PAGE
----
From Simple English Wikipedia, the free encyclopedia

Neuroblastoma is a kind of cancer that usually occurs in children and infants. This kind of cancer mostly affects the Autonomic nervous system. The cancer creates tumors, but the cells or pieces of the tumors do not fully finish growing. There are about 650 cases per year in the United States.[1] About half of these cases occur in children younger than two years old.[2] The tumors can grow from any neural crest element of the sympathetic nervous system. Most of the time, it comes from one of the adrenal glands. It can also start growing in nerve tissues in the neck, chest, abdomen, or pelvis.

Neuroblastoma is one of the few malignant types of cancer that sometimes goes away on its own, for no obvious reason.[3]

Types and forms[change | change source]

The illness can have many different forms. There are three risk categories (types): low, intermediate (medium), and high risk. Low-risk disease is most common in infants, who usually get better, though they may need to have surgery. High-risk disease is very difficult for doctors to make better.[4]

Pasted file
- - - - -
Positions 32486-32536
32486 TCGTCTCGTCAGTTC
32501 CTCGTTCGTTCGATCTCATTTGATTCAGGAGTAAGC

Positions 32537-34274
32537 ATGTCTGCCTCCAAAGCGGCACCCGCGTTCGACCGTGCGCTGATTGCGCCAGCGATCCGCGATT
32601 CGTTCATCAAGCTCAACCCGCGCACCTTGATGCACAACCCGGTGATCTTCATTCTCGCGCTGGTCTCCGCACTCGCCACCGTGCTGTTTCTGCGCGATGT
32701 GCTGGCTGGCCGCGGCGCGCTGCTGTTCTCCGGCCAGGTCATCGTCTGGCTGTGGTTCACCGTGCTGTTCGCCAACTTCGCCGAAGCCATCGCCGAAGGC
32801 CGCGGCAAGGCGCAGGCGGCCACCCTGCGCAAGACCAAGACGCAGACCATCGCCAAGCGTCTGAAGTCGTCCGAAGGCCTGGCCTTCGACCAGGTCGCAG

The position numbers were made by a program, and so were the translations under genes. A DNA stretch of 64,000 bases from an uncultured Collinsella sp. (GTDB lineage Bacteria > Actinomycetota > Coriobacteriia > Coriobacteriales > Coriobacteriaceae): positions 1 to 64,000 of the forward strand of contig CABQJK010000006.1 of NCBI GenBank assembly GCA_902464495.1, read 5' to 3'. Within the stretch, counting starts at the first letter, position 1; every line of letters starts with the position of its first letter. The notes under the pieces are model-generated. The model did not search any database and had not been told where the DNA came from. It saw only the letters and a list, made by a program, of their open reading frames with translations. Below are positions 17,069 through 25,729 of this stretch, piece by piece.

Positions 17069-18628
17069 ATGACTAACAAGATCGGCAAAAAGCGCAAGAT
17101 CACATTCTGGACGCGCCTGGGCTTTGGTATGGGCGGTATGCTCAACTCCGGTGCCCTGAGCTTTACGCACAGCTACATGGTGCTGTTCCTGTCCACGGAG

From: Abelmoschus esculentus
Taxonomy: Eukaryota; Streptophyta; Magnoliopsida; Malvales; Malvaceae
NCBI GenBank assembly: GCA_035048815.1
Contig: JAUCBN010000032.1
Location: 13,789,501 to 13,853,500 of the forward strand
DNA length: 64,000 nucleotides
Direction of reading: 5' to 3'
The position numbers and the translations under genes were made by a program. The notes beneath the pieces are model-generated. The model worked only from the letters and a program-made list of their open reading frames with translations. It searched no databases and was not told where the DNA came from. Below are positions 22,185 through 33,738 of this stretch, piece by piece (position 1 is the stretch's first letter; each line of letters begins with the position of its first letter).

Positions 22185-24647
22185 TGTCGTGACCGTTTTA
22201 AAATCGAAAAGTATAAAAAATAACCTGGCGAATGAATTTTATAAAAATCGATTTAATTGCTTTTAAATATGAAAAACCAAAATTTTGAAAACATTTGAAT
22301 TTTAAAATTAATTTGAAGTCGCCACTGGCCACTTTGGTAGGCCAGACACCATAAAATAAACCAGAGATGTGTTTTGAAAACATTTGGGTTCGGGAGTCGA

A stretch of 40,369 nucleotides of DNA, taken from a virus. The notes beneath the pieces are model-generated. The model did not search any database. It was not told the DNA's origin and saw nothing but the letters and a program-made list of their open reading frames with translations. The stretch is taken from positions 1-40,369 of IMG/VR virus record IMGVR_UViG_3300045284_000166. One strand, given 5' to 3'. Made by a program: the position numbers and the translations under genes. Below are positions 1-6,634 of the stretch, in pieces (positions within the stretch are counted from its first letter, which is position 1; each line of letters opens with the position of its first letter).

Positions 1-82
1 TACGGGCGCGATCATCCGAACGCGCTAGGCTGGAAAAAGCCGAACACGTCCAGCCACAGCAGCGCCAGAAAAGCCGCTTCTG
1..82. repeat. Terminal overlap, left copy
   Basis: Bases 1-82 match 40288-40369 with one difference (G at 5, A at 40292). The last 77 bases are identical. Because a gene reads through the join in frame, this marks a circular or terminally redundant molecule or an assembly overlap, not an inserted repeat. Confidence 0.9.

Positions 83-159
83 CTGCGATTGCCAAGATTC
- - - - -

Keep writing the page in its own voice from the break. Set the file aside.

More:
Esthesioneuroblastoma, which is also called "olfactory neuroblastoma", comes from the olfactory epithelium and doctors are still not sure what type of cancer it is. It is not a cancer of the sympathetic nervous system, and is not the same thing as neuroblastoma.[5][6]

References[change | change source]

  1. "eMedicine - Neuroblastoma : Article by Norman J Lacayo, MD". Retrieved 2008-07-30.
  2. Janet Sassi, "Cellular Communication: Unraveling the Secrets of Histone Proteins" Archived 2008-05-27 at the Wayback Machine, Fordham University, February 16, 2007
  3. Bénard J, Raguénez G, Kauffmann A; et al. (October 2008). "MYCN-non-amplified metastatic neuroblastoma with good prognosis and spontaneous regression: a molecular portrait of stage 4S". Mol Oncol. 2 (3): 261–71. doi:10.1016/j.molonc.2008.07.002. PMC 5527812. PMID 19383347.{{cite journal}}: CS1 maint: multiple names: authors list (link)
  4. "ScienceDirect - The Lancet : Neuroblastoma".[permanent dead link]
  5. "eMedicine - Esthesioneuroblastoma : Article by Pavel Dulguerov, MD". Retrieved 2008-07-30.
  6. Cheung, Nai-Kong (2005). Neuroblastoma. p. 73. Springer-Verlag. ISBN 3-540-40841-X.